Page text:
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Embankment Ruling from D.C. District Court

Embankment Ruling from D.C. District Court

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Published by: The Jersey City Independent on Sep 29, 2010
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09/30/2010

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UNITED STATES DISTRICT COURTFOR THE DISTRICT OF COLUMBIA
CITY OF JERSEY CITY
et al.
, ::Plaintiffs, ::v. ::CONSOLIDATED RAIL :CORPORATION, : Civil Action No.: 09-1900:Defendant, : Re Document Nos.: 14, 39:and ::212 MARIN BOULEVARD, LLC
et al.
, ::Intervenor-Defendants. :
MEMORANDUM OPINIOND
ENYING THE
P
LAINTIFFS
 
M
OTION FOR
S
UMMARY
J
UDGMENT
;
 
G
RANTING
T
HE
D
EFENDANTS
 
C
ROSS
-M
OTION FOR
S
UMMARY
J
UDGMENT
 I. INTRODUCTION
The plaintiffs in this action are the municipality of Jersey City, New Jersey and two non-profit organizations, the Rails to Trails Conservancy (“the RTC”) and the Pennsylvania RailroadHarismus Stem Embankment Preservation Coalition (“the Coalition”). The plaintiffs initiatedthis action against the Consolidated Rail Corporation (“Conrail”), which has purportedly sold aportion of abandoned rail property located in Jersey City to a consortium of real estatedevelopers (“the LLCs”), who have intervened as defendants in this action. The plaintiffs assertthat Conrail was and is required to obtain approval from the Surface Transportation Board (“theSTB”) before abandoning the subject property and selling it to the LLCs, who plan to developthe property for non-rail uses.
Case 1:09-cv-01900-RMU Document 57 Filed 09/28/10 Page 1 of 31
 
 2The matter is now before the court on the parties’ cross-motions for summary judgment.The plaintiffs contend that the property at issue constitutes a “line of railroad” falling within theSTB’s abandonment jurisdiction. The defendants maintain that the subject property is a “spur”or “side track” over which the STB does not have jurisdiction. Furthermore, the defendantsassert that the plaintiffs lack standing to prosecute this action. Because the plaintiffs have notsupplied sufficient evidence of imminent injury to their concrete interests, the court concludesthat the plaintiffs have not demonstrated that they have standing. Accordingly, the court deniesthe plaintiffs’ motion for summary judgment and grants the defendants’ cross-motion forsummary judgment.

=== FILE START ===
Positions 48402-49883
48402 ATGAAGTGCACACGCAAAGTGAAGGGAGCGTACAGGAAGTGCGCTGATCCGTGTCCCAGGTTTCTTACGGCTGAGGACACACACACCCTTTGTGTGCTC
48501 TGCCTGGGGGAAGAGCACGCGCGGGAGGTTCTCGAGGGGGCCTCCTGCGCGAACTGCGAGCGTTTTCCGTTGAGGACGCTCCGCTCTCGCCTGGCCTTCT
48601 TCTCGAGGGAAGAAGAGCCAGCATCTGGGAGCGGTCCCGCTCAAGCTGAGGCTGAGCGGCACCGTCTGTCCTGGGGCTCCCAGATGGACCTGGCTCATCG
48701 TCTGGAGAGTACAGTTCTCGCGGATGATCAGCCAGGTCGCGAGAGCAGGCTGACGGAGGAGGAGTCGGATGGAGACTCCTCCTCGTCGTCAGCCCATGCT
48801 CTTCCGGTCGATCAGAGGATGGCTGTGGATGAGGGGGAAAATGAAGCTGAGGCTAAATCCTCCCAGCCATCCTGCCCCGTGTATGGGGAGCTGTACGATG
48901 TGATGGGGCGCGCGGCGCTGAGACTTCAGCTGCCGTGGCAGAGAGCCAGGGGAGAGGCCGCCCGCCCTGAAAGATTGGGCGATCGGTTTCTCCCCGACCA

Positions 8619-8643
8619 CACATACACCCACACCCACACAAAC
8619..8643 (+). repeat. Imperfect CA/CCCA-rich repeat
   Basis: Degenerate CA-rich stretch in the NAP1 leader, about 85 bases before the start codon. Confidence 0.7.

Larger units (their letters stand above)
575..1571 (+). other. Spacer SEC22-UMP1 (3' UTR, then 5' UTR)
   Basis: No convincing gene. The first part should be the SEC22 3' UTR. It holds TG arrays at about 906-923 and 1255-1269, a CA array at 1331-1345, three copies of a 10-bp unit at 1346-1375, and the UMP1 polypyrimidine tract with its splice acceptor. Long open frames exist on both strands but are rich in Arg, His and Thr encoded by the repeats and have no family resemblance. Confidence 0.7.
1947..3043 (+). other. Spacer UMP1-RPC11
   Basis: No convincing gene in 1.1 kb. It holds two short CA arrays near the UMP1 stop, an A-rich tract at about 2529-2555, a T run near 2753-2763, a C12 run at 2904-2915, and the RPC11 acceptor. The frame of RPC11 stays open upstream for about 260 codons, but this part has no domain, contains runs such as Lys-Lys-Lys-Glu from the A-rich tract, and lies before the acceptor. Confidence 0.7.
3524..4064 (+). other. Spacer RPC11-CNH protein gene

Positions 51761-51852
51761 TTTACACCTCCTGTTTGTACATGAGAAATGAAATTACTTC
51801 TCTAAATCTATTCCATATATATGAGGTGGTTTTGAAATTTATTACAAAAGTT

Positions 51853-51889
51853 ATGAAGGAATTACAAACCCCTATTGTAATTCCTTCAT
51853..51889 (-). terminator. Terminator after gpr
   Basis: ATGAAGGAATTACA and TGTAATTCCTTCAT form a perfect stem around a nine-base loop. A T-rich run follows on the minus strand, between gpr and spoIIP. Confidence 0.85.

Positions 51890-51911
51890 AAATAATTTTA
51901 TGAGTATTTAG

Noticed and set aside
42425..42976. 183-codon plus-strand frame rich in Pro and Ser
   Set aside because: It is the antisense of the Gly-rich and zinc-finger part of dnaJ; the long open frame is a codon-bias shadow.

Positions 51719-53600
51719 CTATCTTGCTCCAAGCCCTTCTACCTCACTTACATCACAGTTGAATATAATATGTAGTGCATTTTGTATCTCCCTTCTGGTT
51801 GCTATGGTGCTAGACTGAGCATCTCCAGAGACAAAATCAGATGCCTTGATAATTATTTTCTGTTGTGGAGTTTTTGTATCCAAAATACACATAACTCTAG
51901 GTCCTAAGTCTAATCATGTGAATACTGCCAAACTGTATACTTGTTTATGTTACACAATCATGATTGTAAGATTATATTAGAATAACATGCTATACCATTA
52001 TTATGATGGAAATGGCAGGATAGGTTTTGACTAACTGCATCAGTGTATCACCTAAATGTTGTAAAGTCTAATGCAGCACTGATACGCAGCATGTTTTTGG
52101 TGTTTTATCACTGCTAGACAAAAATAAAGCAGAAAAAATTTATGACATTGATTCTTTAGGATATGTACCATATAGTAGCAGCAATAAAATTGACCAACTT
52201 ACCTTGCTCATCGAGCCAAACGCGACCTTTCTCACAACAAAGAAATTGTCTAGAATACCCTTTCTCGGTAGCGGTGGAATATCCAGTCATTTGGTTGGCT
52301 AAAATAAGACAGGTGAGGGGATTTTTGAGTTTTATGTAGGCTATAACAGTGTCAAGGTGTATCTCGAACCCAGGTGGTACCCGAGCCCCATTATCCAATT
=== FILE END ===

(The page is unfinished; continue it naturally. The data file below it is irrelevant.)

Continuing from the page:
II. BACKGROUNDA. The Statutory Framework
Beginning in the late 1960s, “[a] rail transportation crisis seriously threatening thenational welfare was precipitated when eight major railroads in the northeast and midwest regionof the country entered reorganization proceedings under . . . the Bankruptcy Act.”
 Blanchette v.Conn. Gen. Ins. Corps.
, 419 U.S. 102, 108 (1974). “Congress concluded that solution of thecrisis required reorganization of the railroads, stripped of excess facilities, into a single, viablesystem operated by a private, for-profit corporation.”
 Id 
. at 109.To implement this solution, Congress enacted the Regional Rail Reorganization Act of 1973 (“the Rail Act”), 45 U.S.C. §§ 701
et seq. Id 
. The Rail Act created a governmentcorporation, the United States Railway Association (“the USRA”), tasked with creating a FinalSystem Plan (“FSP”) for restructuring the railroads. 45 U.S.C. § 716(a)(1). The FSP, publishedby the USRA in July 1975, designated certain “rail lines” and “connecting spur and storage
Case 1:09-cv-01900-RMU Document 57 Filed 09/28/10 Page 2 of 31
 
 3tracks” held by the railroads in reorganization for transfer to a newly-formed private corporation,Conrail.
Consol. Rail Corp. v. Surface Transp. Bd.
, 571 F.3d 13, 15 (D.C. Cir. 2009).The Rail Act also called for the creation of a Special Court, which would have exclusive jurisdiction over disputes relating to the FSP. 45 U.S.C. § 719. Following Congress’s approvalof the FSP, the Special Court issued conveyance orders, directing the trustee of each railroad inreorganization to convey all right, title and interest in the designated rail properties to Conrail.
 Id.
§ 743(b)(1). The Special Court was given “original and exclusive jurisdiction . . . [over] anyaction, whether filed by any interested person or initiated by the special court itself, to interpret,alter, amend, modify, or implement any of the orders entered by such court pursuant to section743(b).”
1
 
 Id.
§ 719(e)(2).
B. The Property At Issue
Among the rail property that the USRA designated for transfer to Conrail was the“Harismus Branch,” a property that the FSP described as running from “Milepost 1” in JerseyCity to “Milepost 7” in Harrison, New Jersey. Defs.’ Cross-Mot. for Summ. J. & Opp’n to Pls.’Mot. for Summ. J. (“Defs.’ Cross-Mot.”) at 6; Decl. of Victor Hand (“Hand Decl.”), Ex. A at272;
see also
Pls.’ Mot. for Summ. J. (“Pls.’ Mot.”) at 1. The Harismus Branch encompasses theSixth Street Embankment (“the Embankment”), a series of elevated structures made of earth-filled stone retaining walls connected by bridges and spanning 1.3 miles near the Jersey Citywaterfront. Pls.’ Mot. at 2 & Ex. E (Aff. of John Curley (“Curley Aff.”))
2
2. Constructed in
1
 
In 1997, Congress transferred the exclusive jurisdiction of the Special Court to the United StatesDistrict Court for the District of Columbia.
See Niagara Mohawk Power Corp. v. Consol. RailCorp.
, 97 F. Supp. 2d 454, 456 (S.D.N.Y. 2000) (citing 45 U.S.C. § 719(b)(2)).
2
 
Curley served as Jersey City’s special counsel in litigation regarding the ownership and use of theEmbankment properties. Curley Aff. ¶ 2.
Case 1:09-cv-01900-RMU Document 57 Filed 09/28/10 Page 3 of 31

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